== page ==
A naive method to solve (18) is to enumerate , and for each instantiation, collect the non-zero terms in (18) and solve the resulting rotation averaging problem. Then, return the with the lowest optimised error as the disambiguation decision. Since there are possible instantiations of (assuming markers seen per image), this is infeasible.
) with a sigmoid function
which yields the “smoothed” version of (18)
Intuitively, the contribution of an error term in (20) is now weighted according to correctness of the corresponding M2C relative poses that define the error term.
Problem (20) can be solved using an iterative non-linear optimiser (e.g., fmincon in MATLAB). We initialise via a minimum spanning tree on , choosing the M2M relative rotations with the lower combined reprojection errors for chaining, and is set to reflect these choices. As we will show in Sec. VI, our method is not biased by such an initialisation, since it is capable of providing more accurate disambiguation than comparing reprojection errors alone.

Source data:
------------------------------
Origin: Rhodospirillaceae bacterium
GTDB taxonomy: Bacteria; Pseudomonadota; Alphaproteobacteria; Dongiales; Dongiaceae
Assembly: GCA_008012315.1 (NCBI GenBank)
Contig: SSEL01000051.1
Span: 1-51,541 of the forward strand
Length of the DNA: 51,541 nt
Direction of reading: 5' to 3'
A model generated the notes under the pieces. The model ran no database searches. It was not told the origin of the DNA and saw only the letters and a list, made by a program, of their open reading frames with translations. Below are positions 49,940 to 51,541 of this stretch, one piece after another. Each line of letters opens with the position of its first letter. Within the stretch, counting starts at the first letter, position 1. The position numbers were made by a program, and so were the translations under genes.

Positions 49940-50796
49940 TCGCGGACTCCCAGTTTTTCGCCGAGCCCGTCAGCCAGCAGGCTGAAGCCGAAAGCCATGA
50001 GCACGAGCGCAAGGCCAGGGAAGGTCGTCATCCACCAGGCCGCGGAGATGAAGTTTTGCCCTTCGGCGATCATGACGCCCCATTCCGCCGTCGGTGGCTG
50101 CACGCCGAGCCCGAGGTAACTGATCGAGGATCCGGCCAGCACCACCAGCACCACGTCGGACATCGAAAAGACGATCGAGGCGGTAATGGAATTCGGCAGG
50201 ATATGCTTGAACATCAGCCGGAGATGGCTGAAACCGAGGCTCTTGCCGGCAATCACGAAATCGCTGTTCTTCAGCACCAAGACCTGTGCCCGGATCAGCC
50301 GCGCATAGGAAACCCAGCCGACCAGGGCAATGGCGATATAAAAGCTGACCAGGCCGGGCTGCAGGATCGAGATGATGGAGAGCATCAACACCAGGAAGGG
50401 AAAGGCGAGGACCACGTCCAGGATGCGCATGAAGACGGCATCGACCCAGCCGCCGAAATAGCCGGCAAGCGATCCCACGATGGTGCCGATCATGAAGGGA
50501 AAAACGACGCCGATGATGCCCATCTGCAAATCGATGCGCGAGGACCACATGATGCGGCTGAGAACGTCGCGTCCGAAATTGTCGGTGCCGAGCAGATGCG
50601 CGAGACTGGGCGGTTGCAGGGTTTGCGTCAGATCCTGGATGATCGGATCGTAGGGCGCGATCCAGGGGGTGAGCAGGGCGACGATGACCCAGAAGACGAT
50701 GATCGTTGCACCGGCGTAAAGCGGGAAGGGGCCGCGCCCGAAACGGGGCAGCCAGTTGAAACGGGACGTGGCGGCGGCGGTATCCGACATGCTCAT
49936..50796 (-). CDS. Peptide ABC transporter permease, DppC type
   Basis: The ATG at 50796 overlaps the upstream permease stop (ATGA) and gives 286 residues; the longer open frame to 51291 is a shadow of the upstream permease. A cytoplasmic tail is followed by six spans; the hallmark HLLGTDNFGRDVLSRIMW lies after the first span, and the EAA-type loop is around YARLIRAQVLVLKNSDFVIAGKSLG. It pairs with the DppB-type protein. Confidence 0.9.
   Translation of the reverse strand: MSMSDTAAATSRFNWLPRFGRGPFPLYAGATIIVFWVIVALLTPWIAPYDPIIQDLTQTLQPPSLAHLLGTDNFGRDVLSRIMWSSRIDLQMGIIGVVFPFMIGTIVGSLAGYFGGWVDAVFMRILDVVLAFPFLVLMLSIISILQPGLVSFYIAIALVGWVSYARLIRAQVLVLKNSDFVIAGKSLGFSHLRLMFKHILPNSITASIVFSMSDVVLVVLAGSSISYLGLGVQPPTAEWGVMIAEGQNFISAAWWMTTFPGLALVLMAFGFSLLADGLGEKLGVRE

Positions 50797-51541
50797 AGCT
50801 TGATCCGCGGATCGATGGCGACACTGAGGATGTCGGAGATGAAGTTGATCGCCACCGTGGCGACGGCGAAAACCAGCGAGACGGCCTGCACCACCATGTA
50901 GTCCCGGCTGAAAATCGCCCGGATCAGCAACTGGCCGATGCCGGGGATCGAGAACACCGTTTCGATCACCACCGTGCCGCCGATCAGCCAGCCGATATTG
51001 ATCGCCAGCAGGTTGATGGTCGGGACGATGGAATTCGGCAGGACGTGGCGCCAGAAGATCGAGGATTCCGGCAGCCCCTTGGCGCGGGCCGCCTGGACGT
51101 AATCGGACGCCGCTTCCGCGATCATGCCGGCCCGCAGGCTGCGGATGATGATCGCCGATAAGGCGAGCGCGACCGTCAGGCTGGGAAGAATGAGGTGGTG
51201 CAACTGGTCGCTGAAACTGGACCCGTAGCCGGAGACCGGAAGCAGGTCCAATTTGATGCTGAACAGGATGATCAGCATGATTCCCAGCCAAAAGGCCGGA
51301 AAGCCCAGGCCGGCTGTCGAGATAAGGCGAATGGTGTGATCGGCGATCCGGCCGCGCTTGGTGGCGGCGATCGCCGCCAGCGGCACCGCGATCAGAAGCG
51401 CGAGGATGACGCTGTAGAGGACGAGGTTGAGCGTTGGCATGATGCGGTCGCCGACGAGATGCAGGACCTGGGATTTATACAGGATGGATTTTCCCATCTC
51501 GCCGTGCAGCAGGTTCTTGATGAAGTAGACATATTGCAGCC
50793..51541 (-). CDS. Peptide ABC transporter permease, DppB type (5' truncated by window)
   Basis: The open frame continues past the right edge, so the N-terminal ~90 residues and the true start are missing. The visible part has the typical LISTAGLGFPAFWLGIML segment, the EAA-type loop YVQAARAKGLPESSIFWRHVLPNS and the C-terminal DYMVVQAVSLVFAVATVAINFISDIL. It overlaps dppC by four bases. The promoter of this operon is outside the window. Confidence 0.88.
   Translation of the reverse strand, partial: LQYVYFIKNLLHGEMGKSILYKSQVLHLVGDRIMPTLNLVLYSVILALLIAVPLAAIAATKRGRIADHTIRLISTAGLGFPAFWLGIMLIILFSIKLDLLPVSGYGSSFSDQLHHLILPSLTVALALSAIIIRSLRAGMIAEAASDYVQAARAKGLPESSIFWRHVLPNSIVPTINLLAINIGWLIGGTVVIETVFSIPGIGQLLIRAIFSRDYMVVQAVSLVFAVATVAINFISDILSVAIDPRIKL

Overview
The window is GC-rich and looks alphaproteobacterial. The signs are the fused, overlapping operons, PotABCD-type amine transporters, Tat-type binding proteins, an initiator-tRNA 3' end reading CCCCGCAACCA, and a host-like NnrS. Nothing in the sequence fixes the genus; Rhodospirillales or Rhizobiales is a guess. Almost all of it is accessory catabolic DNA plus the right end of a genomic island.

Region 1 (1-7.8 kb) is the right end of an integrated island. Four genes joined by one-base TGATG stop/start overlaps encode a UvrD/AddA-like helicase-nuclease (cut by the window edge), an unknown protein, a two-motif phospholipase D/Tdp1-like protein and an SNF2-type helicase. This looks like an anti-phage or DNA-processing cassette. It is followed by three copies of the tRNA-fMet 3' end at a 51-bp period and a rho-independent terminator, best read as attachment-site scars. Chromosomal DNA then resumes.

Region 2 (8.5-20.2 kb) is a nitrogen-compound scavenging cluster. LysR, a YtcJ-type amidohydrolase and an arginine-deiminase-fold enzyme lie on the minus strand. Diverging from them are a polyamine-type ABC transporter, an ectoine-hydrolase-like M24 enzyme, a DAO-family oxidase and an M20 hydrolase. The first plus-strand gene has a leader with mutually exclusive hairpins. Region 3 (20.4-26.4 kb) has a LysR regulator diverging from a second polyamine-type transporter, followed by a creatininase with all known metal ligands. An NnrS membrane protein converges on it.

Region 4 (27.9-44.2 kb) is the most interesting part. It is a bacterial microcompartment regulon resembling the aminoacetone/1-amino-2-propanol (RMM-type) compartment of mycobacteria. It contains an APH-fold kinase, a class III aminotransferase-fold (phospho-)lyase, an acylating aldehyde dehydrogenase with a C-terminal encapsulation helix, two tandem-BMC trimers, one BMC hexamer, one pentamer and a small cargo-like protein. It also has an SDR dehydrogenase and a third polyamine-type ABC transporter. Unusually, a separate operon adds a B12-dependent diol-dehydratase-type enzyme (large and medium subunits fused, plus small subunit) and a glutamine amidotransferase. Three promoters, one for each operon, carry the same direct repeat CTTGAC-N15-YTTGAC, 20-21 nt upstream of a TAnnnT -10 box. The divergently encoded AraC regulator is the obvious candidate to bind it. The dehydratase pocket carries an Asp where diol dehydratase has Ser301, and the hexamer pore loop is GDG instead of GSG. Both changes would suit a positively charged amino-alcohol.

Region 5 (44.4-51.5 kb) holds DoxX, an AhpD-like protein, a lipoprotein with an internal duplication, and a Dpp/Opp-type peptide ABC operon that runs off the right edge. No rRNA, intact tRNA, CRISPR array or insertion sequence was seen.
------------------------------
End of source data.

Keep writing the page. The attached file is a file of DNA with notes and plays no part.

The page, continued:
Iv-C Selecting the marker poses
for all . Similar to (2), the ratio (21) indicates how “disambiguable” the PPE poses are for each marker detection (smaller ratios are better), but now based on the value of . Although is not discrete, the percentage of marker poses that are still ambiguous is now significantly reduced.
To conclusively select one PPE pose per detected marker, a simple solution would be to threshold each with ; however, we would like to avoid such a per-marker decision. To this end, for each image we construct the multigraph , where , and
Note that is a submultigraph of , and there exist consistent cliques in (see Sec. III-A). Further, each edge in has the weight
Given , define edge indicator variables
and the maximum weighted clique (MWC) problem
Basically, the aim of is to find a consistent clique in with the largest edge weights. Though MWC is intractable in general , each instance is small, since the number of detected markers in is small (usually ).